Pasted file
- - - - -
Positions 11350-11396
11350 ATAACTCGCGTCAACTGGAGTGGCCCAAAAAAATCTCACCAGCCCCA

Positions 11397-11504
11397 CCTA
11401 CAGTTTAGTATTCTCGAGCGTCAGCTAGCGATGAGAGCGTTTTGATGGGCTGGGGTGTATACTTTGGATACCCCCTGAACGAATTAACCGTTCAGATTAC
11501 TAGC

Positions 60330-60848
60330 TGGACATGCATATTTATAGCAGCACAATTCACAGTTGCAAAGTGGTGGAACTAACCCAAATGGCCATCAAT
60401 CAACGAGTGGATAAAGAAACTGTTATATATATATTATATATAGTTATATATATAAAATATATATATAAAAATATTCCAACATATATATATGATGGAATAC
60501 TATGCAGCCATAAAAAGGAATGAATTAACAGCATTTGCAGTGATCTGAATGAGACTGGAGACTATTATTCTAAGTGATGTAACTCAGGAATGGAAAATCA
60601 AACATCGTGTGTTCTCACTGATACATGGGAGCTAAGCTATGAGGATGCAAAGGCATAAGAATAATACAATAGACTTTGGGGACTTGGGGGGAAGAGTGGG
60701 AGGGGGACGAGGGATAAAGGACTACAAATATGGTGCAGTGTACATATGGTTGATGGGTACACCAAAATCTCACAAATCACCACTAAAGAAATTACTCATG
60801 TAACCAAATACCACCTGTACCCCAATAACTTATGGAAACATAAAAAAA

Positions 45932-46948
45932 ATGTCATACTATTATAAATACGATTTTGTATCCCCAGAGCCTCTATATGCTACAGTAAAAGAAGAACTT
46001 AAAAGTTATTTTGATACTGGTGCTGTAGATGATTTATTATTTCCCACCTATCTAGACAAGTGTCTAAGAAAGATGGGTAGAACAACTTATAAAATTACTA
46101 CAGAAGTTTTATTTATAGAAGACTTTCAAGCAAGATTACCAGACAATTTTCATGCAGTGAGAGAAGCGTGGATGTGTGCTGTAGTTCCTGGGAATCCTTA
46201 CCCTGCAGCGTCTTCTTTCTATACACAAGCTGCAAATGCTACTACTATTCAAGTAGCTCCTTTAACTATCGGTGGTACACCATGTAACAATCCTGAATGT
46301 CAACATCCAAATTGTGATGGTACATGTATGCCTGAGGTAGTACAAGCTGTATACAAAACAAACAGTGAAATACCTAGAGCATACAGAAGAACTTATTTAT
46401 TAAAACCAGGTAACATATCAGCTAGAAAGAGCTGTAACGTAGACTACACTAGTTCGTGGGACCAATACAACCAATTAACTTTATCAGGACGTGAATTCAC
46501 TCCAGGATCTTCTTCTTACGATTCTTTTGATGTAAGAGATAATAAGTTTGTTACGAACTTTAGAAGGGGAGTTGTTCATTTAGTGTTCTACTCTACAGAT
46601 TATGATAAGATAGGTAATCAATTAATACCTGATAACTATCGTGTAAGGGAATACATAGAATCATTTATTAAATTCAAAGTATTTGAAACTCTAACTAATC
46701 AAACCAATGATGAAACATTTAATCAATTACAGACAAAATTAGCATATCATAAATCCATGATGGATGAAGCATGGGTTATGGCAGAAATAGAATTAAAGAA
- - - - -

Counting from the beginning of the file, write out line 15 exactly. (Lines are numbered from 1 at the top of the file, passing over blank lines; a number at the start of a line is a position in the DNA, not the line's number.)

45932 ATGTCATACTATTATAAATACGATTTTGTATCCCCAGAGCCTCTATATGCTACAGTAAAAGAAGAACTT